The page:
Asset Of Community Value: Update
This week we received confirmation from the Council that, in its view, the ACV registered on 25 July 2019 continues to be effective despite the recent sale of the ground. The Council have considered a significant amount of detailed legislation and regulations surrounding the validity of the registration, and we thank them for their efforts in doing this.
A number of questions have been asked by Trust members and other Blues fans about why the ACV did not prevent the sale going ahead. It was originally thought that an ACV could prevent the ownership of the ground changing without notification. However, the regulations are very narrowly defined and notification is only required in very specific circumstances. The Council has explained that:
“ there would have been no obligation on BCFC PLC (Birmingham City Football Club PLC) to notify the Council of any sale to BCSL (Birmingham City Stadium Limited) because both those companies appear to be part of a group of companies ultimately controlled by Birmingham Sports Holdings Limited (BSH). As such the disposition of the stadium would constitute a disposal by one body corporate to another where the second one is a group undertaking in relation to the first, within the meaning of paragraph 10 of Schedule 3 to the Assets of Community Value (England) Regulations 2012”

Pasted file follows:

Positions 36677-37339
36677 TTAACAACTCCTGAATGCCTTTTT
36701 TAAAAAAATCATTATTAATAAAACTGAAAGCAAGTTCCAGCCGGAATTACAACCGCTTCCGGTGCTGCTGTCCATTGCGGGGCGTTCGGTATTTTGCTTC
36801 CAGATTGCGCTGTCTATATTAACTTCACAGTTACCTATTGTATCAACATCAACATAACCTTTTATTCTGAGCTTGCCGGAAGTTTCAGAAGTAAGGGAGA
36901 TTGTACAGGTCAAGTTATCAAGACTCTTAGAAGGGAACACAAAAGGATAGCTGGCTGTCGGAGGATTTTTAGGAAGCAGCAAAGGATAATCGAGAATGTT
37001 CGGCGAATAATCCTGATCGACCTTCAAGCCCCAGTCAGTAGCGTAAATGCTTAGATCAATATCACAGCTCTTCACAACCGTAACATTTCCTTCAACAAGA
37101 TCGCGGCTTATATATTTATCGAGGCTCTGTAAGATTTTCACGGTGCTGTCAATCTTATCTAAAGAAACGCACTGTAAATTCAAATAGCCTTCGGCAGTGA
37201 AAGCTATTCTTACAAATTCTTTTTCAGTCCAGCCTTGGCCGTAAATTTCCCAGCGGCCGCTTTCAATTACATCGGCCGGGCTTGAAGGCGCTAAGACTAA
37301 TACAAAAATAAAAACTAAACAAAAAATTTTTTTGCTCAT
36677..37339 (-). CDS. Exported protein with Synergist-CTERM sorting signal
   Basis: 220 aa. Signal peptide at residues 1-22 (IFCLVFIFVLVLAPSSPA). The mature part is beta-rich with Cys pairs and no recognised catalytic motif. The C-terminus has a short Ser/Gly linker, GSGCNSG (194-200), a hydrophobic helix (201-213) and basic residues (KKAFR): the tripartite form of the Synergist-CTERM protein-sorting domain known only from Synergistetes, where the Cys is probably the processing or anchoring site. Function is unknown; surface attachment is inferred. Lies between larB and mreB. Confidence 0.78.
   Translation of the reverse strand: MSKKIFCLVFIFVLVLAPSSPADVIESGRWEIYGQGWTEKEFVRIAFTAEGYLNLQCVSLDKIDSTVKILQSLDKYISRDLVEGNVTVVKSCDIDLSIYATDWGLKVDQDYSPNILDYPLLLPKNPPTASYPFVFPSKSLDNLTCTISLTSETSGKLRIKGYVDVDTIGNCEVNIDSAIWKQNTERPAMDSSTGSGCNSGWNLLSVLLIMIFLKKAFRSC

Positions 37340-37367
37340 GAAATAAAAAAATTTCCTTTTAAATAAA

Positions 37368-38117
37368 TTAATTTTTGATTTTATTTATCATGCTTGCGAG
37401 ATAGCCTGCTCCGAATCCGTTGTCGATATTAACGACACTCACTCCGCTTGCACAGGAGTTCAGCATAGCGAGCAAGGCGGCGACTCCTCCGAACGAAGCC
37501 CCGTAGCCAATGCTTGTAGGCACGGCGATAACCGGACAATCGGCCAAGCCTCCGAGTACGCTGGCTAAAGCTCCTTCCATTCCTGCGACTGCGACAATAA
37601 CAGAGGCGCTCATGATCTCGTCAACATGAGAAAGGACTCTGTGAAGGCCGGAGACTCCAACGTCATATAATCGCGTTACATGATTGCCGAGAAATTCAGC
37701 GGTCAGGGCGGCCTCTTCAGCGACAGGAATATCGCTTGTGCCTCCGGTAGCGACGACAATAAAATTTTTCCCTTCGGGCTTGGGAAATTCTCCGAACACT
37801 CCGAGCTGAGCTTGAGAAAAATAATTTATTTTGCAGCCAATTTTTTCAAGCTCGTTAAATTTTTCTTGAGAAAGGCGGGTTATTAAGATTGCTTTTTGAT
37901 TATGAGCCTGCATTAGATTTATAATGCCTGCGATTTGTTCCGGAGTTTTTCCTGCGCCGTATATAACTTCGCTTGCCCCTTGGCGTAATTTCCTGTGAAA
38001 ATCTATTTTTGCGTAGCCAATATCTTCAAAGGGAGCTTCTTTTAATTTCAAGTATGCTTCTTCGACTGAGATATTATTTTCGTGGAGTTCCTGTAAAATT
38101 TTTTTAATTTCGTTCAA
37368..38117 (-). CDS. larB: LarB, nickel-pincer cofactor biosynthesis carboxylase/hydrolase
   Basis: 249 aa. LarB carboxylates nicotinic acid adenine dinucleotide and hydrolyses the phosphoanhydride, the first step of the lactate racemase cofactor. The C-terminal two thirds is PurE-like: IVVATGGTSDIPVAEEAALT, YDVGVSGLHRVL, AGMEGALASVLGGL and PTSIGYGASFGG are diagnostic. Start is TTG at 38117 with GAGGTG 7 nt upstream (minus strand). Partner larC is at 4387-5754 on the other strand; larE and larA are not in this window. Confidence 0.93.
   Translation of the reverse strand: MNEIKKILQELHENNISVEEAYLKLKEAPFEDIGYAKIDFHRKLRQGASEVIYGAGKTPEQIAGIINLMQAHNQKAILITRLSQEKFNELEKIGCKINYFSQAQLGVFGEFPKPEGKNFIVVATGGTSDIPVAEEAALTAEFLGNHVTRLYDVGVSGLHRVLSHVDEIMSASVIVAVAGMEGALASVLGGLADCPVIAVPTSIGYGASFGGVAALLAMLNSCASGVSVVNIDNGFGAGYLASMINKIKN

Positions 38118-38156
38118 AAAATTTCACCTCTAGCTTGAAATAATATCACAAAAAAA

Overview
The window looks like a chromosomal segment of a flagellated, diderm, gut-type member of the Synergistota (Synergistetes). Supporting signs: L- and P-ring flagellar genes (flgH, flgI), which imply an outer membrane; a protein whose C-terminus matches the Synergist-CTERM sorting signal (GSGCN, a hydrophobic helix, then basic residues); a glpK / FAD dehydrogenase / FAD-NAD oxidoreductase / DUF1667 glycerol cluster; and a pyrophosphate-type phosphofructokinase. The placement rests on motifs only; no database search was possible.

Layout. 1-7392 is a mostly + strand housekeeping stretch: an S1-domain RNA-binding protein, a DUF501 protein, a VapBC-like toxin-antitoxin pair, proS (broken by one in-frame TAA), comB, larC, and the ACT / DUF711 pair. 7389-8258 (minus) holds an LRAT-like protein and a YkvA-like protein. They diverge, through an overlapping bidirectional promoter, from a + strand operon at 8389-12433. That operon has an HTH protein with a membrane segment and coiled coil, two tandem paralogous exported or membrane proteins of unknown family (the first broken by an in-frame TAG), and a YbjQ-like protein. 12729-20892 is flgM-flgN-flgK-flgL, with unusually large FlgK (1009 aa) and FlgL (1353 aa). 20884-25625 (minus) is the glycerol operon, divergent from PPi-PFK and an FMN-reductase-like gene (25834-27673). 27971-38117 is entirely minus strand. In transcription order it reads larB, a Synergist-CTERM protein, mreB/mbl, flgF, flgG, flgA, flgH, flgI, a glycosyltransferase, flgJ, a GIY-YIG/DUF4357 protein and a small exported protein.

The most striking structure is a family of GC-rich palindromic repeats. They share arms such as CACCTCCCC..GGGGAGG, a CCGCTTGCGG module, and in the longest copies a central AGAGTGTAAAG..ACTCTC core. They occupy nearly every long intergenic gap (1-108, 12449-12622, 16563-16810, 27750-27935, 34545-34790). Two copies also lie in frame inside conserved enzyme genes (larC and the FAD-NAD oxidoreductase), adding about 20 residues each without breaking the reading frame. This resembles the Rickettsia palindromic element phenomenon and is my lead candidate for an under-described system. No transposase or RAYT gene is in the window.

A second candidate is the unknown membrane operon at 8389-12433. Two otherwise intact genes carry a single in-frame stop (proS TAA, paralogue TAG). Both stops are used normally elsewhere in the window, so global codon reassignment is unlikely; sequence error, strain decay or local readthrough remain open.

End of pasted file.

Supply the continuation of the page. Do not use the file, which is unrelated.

Equally, when BCSL recently sold 25% of St Andrew’s to Oriental Rainbow Investments Ltd and 75% to Achiever Global Ltd, thus meaning that BCSL (and therefore St Andrew’s) was no longer owned by the BSH Group, the Council explains that:
“A disposal of any shares in the entity holding the land is not a relevant disposal for the purposes of the scheme relating to Asset of Community Value under the Localism Act 2011”.
This means that only a disposal of the asset itself can constitute a ‘relevant disposal’ and only this requires the Council to be notified. The sale of the company owning the asset appears not to require notification.
In conclusion, from the information provided by the Council and also our own understanding of the role of an ACV, the Trust believes that having an ACV registration does offer a measure of protection about what happens to the ground itself, if not the transfer of ownership through the buying and selling of the company that owns it.
The Fan Led Review being carried out by Tracey Crouch MP has highlighted ground ownership as an issue on which fans should have the right to be consulted, and even possibly be given a veto. This might be by either strengthening the ACV regulations or by giving fans a ‘Golden Share’ which would outrank the rights of the owners to do as they wish with a football ground. The Review is expected to be published very shortly and it will be interesting to see what specific recommendations are finally made.
The Trust continues to monitor the situation regarding St Andrew’s very closely and would be happy to try and answer any further questions about the ACV if you have them. If you do, please contact the Trust at firstname.lastname@example.org